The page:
“If you moved to a different county, you need to fill out a form telling us your new address and the county where you moved,” according to the Department of State. “After the election, the county election office for both your old and new addresses will update your voter registration. You will receive a new voter registration card matching your new address.”
Read more in the “If you move” section of the Pennsylvania Department of State’s website.
What do I need to bring to vote?
If this is your first time voting or your first time voting since changing addresses, you’ll need to bring proof of identification. This can include any government-issued ID such as a driver’s license or U.S. passport, a utility bill or bank statement that includes your name and address, or a military or student ID. See the full list of options.
I voted by mail. How do I check if my ballot has been received?
You can check the status of your mail ballot online.
I still have my mail ballot. How can I return it?
Your county must receive your ballot by 8 p.m. on Election Day.
At this point, we do not advise that you put your ballot in the mail since it will not arrive by the deadline.
Instead, drop it off at your county election office or at a satellite location or drop box, if your county offers those options. See a full list of ballot drop-off locations.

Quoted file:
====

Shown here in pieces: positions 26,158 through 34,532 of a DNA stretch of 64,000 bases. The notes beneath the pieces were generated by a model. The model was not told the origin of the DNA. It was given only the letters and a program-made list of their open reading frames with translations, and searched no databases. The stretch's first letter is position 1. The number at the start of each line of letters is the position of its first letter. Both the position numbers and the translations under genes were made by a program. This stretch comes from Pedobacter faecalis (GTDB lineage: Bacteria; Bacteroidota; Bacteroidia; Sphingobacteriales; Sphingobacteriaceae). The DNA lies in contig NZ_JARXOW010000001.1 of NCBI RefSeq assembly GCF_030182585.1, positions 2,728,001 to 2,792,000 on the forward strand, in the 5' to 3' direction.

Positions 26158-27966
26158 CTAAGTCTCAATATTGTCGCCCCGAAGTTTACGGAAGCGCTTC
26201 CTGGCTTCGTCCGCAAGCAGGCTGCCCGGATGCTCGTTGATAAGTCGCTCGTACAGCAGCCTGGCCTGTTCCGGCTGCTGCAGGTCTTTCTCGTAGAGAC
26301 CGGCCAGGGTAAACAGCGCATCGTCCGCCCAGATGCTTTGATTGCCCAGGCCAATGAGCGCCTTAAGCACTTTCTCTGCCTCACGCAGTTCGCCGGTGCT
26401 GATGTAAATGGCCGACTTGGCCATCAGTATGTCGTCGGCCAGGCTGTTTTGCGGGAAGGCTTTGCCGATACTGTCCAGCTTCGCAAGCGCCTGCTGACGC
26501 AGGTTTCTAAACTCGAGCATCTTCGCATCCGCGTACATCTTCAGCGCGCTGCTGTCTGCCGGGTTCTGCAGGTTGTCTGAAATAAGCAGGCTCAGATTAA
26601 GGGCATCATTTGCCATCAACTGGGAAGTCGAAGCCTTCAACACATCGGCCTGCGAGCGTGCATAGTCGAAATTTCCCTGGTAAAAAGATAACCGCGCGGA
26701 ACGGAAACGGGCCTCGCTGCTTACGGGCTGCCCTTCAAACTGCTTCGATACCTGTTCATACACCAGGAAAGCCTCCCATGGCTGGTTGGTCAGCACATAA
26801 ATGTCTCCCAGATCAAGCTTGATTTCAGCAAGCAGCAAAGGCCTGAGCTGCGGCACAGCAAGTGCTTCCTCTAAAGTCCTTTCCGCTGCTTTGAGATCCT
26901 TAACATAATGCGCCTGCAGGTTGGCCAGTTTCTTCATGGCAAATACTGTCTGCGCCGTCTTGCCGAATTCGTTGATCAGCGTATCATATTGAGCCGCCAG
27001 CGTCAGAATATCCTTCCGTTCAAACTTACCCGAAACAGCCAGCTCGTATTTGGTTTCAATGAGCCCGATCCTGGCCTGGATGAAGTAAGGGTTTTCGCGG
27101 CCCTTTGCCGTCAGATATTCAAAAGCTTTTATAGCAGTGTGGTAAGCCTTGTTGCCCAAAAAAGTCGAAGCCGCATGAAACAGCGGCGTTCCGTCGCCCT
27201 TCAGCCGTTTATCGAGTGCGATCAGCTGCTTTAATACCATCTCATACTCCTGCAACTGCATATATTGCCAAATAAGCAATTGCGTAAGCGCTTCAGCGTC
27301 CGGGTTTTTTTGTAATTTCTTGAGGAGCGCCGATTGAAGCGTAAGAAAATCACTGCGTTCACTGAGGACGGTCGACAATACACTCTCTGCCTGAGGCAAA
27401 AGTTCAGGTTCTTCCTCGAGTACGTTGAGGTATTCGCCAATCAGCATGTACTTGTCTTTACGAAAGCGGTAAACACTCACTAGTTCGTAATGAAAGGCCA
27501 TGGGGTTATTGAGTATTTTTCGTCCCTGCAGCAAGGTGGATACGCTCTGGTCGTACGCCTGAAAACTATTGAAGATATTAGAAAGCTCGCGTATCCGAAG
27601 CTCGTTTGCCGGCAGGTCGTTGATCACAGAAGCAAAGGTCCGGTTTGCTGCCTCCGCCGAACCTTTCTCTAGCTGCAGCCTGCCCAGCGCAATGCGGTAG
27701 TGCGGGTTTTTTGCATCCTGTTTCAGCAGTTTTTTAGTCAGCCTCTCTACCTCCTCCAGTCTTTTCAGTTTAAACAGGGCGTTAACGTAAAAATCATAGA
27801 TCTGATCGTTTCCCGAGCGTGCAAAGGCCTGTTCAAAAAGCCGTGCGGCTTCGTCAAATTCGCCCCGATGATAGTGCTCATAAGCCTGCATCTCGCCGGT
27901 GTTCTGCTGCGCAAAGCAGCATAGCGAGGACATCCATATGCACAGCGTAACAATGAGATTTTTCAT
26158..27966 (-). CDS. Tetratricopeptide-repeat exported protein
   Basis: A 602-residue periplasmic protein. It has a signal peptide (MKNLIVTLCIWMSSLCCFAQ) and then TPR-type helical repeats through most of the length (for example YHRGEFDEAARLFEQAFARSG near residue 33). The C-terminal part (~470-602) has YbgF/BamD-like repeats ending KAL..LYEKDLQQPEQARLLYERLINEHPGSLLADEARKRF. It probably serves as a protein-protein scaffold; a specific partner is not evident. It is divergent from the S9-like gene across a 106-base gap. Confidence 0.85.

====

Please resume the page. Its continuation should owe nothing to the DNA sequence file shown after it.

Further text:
Follow all the instructions to make sure your ballot is counted.
I requested a mail ballot but haven’t gotten it. What should I do?
If you have not received your mail ballot, you can still vote in person at your polling location.
A poll worker will offer you a provisional ballot, which will be counted after election officials confirm you did not submit a mail ballot.
I have a mail ballot but don’t want to use it. How can I vote?
Bring all your mail ballot components, including the envelopes, to your polling place and turn them over to poll workers. You’ll be required to sign a form declaring that you haven’t voted by mail. After that, you should be allowed to vote at the precinct.
Read Spotlight PA’s complete coverage, including candidate and election guides, court explainers, important cases, and more, at our 2023 Election Center.
|FUNDING MOVE: The state House on Tuesday cleared a $643 million appropriations bill for four state-related universities — with a catch, TribLIVE reports. The bill, now headed to the state Senate (which returns Nov. 13), requires the schools to freeze tuition next year. Tuition hikes and transparency concerns have contributed to lawmaker pushback around the funding, now delayed well into the fall semester.|